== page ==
Older pieces lend perspective to modern world

Back and forward
By KEN GREENLEAF  |  October 31, 2012

'B IS FOR BASIL' First published in The Gashlycrumb Tinies, 1963; pen and ink by Edward Gorey.

Events in the art business have been evoking the past for me these days, a function, I suppose, of accumulating high mileage. Two very different occasions have me glancing into the rearview mirror. One is the acquisition by gift of a good-sized Tony Caro steel sculpture by the Portland Museum of Art. Caro was one of the reasons I started working the way I worked, about which more later.

The other event needs a brief anecdote. In my aimless youthful days circa 1964 I met a young woman with a curious turn of mind. She wore sandals and loose dresses, and was given to impulsive laughter and unplanned trips to places like Provincetown. She had TheRealist magazines, painted pictures, and once showed me a little illustrated story book I've never forgotten. It was Edward Gorey's The Curious Sofa: A Pornographic Work by Ogdred Weary.

It wasn't really pornographic unless you read things into its suggestions, and it was funny and truly enigmatic — you had to make up what happened at the end when Sir Egbert pulled the lever and started the sofa's machinery. It was my first conscious encounter with powerful uncertainty as an artistic trope, and I was hooked.

The Portland Public Library has mounted an excellent show of a large number of Gorey's work, including original pen-and-ink drawings from his many illustrations and books, ephemera, studies, and letters. For those new to his immense, peculiar, and quite wonderful body of work, this show is a fantastic introduction.

Of course these days that can't be too many people, unless they're pretty young. For years Gorey's work reached a mostly cult audience, printed by obscure publishers. By the time I first saw his work he'd been creating these books with his characteristic Victorian or Edwardian characters doing odd and sometimes creepy things for a dozen years or more. Since then there were award-winning sets and costumes for the Broadway show Dracula, the titles and credits for the PBS series Mystery!, and many collections of his stories and drawings published by major houses.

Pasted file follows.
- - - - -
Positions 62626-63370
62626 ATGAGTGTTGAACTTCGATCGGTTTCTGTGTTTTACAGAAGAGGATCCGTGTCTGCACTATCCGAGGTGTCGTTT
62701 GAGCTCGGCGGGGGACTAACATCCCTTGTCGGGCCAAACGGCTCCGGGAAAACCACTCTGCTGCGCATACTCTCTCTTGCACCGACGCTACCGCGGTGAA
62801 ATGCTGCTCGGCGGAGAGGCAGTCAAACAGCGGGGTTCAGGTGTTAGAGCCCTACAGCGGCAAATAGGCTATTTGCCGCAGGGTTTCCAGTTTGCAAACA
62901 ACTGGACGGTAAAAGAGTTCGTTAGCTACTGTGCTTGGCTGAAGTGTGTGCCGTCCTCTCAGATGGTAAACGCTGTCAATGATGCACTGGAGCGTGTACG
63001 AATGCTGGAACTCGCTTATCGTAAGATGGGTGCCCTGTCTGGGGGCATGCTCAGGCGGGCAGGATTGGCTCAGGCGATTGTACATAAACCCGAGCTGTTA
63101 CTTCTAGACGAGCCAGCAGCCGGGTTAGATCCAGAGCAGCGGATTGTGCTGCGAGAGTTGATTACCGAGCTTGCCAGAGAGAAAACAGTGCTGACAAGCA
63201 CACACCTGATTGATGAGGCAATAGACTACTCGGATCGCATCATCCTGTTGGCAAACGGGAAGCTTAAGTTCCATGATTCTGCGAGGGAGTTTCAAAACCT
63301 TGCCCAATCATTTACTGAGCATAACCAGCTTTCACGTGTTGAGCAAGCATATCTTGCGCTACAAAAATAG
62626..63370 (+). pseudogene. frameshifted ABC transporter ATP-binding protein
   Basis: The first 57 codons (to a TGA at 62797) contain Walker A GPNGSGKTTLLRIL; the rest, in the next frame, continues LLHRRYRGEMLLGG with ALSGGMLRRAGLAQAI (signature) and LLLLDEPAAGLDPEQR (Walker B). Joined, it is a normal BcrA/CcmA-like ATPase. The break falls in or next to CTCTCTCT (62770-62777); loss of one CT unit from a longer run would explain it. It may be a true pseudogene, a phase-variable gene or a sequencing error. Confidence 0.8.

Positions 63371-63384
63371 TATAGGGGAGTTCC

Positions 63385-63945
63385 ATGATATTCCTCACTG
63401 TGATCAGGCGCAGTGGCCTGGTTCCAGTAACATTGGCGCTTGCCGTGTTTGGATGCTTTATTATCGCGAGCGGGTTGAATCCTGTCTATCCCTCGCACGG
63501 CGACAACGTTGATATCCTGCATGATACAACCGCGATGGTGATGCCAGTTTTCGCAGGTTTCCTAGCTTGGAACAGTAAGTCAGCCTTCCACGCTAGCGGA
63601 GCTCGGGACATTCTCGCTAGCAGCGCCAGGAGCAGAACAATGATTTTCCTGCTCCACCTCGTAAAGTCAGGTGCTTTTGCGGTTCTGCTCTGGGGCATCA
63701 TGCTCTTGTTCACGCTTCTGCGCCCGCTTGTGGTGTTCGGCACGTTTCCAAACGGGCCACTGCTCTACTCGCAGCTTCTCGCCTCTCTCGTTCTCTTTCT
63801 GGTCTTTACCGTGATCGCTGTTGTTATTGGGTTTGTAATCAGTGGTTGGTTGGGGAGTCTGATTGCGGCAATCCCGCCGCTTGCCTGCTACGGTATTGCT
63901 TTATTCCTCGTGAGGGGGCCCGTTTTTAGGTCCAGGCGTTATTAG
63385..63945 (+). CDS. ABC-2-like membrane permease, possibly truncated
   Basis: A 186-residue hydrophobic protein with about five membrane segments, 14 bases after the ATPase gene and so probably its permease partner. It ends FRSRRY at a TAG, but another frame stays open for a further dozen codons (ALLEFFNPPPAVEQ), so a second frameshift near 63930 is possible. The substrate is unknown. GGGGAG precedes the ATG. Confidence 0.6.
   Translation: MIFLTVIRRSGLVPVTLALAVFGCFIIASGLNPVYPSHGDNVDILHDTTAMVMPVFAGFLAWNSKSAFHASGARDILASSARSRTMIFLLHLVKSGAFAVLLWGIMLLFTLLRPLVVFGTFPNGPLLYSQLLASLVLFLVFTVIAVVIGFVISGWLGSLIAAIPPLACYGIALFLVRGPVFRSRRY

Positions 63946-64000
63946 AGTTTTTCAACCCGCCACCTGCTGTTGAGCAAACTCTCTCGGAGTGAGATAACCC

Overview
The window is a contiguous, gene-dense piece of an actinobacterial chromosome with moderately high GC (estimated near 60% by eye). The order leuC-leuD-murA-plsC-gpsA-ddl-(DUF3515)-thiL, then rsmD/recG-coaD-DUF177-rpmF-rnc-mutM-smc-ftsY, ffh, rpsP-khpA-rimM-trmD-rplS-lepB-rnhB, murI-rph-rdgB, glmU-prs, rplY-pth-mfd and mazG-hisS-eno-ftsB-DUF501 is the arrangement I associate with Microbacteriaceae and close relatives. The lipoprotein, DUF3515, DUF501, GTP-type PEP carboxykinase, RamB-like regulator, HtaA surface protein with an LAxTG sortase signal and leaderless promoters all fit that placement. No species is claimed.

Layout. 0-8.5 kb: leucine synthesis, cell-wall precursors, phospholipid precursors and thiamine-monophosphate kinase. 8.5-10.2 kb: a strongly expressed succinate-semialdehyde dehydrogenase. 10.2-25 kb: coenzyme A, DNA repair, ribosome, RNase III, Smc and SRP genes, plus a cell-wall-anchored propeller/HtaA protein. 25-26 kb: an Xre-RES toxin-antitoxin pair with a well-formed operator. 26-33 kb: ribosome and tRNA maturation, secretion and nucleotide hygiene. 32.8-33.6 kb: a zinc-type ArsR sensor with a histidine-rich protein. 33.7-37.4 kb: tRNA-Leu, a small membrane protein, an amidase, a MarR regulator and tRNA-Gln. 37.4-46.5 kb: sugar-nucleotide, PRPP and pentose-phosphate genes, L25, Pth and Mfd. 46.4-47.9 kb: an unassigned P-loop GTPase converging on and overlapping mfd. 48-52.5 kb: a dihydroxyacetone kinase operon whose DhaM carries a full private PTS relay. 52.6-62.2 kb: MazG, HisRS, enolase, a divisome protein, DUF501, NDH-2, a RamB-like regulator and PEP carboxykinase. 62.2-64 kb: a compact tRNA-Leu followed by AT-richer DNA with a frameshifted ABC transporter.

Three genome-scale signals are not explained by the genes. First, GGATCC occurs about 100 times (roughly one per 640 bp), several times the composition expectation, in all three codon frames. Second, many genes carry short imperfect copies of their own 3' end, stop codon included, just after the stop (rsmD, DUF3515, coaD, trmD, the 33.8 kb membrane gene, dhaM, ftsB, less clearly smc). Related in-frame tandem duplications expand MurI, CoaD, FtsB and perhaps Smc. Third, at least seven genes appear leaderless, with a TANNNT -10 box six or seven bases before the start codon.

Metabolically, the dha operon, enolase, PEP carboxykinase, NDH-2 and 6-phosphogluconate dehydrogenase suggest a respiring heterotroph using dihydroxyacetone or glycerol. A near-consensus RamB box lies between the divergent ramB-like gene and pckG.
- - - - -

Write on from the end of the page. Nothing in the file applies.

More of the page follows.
Edward Gorey (1925-2000) defies artistic classification. He was usually considered an illustrator — his drawings have adorned editions of T.S. Eliot, H.G. Wells, Bram Stoker, and many children's books. He was also called a surrealist artist, but that doesn't quite fit, either. His works seem to occupy several worlds at once, the mundane, the well-mannered, the comedy universe, and the dream world. How can that family at dinner maintain its decorous manners while the giant crow-like figure in "The Doubtful Guest," seated at the table, evinces an appetite for crockery?

He produced over 100 books, some with text and some not. He lived quietly for much of his life in Yarmouth Port, on Cape Cod, where he would sometimes put on entertainments with his own hand puppets, an ensemble he called Le Theatricule Stoique.

Which is a clever characterization of his work. They are funny, sometimes wistful, always clever and engaging, but always tinged with implicit discomfort or unhappiness. Even in the world that we can imagine, or that Gorey could imagine for us, things usually don't go the way we might wish but we nonetheless soldier on. This show at the Portland Library gives us a close look at his work and his world, where things are never certain, even for children. In one of his alphabet rhymes "A is for Amy who falls down the stairs" while "B is for Basil assaulted by bears."

Gorey's world is an unsettling place, where danger and disorder lurk just behind the veneer of culture and expectations, where the unknown is likely to bring quiet laughter and disaster, wrapped in pen and ink surprises.

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  Topics: Museum And Gallery , Portland Museum of Art
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